We have decided to postpone making a decision on your application at this time, and your application will be moved into our regular decision pool for consideration. We need additional time to review your credentials and determine how your strengths and academic achievements would fit with the composition and quality of this year’s freshman applicant pool. Michigan is consistently ranked as one of the top universities in the world and, as such, admission is extremely competitive. Our application pool is large, however the size of our first year class has not grown and acceptance of our admissions offers continues to increase. With a limited number of spaces, we are regrettably unable to admit all competitive applicants.
What should I do next?
Applicants who remain interested in the University of Michigan may do one of the following:
- Stand by and receive a decision by early April
- Submit the Expression of Continued Interest form. Please log into Enrollment Connect, navigate to the action items section, and click on Verify Continued Interest to fill out the Expression of Continued Interest (ECI) form or submit recent high school grade updates (contact your high school to have them send a Mid-Year Report showing any recent grades that are available before mid-February.)
- Submit both the Expression of Continued Interest form and recent grade updates
If you would like to submit additional information, our preference is to receive only the ECI form, grade updates, or any specifically requested information. Anything outside of this will not impact your final decision.
The Expression of Continued Interest form is NOT required for consideration in our process. Furthermore, no preference is given for the order or date in which the form is received. If you choose to submit this form, we prefer that you do so by Feb. 1 (for early action postponed applicants) or March 1 (for regular decision applicants).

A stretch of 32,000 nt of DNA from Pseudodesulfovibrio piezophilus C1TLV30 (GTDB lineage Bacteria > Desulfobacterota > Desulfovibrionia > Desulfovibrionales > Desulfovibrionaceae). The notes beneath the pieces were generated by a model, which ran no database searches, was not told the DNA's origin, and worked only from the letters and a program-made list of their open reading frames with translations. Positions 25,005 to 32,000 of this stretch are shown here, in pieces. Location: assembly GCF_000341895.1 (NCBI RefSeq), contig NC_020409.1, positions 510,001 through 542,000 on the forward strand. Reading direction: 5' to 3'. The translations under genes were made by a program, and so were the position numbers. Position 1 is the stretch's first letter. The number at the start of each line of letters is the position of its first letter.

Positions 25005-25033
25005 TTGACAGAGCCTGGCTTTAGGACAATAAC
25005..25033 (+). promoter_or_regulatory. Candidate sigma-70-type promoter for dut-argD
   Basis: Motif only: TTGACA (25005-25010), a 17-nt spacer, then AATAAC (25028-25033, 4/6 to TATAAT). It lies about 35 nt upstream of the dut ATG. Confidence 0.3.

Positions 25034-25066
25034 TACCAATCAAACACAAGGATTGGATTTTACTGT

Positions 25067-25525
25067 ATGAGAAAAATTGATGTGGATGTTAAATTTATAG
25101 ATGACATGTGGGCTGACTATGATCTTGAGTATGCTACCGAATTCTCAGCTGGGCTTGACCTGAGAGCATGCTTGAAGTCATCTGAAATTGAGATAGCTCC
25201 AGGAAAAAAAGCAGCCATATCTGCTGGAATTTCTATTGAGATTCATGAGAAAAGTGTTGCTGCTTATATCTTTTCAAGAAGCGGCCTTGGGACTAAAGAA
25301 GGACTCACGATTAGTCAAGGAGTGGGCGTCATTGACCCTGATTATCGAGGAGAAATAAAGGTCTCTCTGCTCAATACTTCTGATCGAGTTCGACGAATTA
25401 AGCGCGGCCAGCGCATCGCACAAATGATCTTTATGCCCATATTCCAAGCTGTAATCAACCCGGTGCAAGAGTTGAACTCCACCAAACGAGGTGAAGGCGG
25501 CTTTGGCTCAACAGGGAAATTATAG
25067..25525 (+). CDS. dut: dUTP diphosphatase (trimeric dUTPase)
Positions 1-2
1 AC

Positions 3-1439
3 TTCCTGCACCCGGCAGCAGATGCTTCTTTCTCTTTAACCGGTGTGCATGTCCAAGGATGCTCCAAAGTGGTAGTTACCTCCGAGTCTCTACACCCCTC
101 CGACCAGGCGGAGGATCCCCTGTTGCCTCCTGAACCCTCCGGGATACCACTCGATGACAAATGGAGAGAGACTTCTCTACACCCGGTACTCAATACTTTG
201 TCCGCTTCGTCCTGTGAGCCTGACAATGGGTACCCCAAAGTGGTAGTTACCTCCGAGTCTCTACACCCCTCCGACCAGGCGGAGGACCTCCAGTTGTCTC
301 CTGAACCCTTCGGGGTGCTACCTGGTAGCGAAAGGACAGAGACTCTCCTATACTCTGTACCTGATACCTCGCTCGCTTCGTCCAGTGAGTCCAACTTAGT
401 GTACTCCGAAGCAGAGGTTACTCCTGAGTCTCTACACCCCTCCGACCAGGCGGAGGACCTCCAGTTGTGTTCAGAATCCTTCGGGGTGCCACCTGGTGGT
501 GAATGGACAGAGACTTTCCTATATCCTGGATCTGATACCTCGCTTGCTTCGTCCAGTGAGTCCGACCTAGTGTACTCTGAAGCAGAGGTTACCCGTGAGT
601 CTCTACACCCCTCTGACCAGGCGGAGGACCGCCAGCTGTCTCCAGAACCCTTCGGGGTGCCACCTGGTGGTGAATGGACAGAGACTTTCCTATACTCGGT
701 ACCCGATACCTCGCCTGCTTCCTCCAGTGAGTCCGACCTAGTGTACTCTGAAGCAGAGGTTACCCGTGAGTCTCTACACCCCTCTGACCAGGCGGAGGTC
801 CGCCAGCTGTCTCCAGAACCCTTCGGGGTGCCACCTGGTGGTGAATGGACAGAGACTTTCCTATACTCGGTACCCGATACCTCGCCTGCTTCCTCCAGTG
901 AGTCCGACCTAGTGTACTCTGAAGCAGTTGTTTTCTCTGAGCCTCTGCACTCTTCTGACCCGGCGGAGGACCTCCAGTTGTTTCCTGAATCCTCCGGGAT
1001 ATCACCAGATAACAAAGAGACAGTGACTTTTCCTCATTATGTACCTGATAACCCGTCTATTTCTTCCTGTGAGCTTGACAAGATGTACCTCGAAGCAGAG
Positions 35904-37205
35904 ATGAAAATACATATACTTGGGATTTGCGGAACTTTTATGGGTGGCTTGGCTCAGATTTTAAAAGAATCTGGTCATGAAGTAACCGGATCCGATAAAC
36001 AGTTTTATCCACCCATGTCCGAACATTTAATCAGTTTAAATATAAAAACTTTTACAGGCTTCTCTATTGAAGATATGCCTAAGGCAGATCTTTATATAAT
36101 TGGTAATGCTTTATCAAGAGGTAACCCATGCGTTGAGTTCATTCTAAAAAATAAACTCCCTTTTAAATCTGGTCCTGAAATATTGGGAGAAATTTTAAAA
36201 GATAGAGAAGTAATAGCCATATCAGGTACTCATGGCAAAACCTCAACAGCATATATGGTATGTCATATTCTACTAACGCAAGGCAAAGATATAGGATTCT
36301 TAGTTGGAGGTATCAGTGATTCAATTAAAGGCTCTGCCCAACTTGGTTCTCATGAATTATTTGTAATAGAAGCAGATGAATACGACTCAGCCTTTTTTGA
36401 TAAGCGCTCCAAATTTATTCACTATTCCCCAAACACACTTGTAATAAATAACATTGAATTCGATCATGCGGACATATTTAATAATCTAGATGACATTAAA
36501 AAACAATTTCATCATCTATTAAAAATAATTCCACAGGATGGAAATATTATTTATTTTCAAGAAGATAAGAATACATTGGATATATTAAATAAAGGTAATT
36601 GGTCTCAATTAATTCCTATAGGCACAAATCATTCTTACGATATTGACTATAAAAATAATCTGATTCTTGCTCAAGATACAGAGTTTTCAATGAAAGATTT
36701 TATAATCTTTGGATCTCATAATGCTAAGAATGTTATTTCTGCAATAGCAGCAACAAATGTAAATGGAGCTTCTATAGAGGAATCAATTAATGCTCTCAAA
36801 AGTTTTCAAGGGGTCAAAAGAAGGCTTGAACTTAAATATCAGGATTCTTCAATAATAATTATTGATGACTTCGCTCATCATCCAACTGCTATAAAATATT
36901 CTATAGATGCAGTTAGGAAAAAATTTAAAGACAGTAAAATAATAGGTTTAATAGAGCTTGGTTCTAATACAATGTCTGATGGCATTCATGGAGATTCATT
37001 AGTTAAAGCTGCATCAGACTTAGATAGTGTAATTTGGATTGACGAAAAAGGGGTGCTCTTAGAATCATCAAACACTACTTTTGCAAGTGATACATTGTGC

Why is the university providing the ECI form?
Historically, many early action applicants who were not admitted in early action, and some regular decision applicants, attempted to provide further information about themselves after their application was submitted. But we did not offer standard guidance on how to do so. The quantity and quality of the information varied greatly, and follow up with students was inefficient and cumbersome. The ECI allows for an equitable experience for all applicants who desire to send additional information after their application is completed, and provides guidance for the submission of that information.
When will I know if I've been admitted?
You will receive a final decision by early April. We encourage you to make sure to explore other options in the event that you're not ultimately admitted to Michigan. Keep in mind that if you’re not admitted, you may wish to apply in the future as a transfer student from another institution.
How do you decide whether to admit a postponed applicant?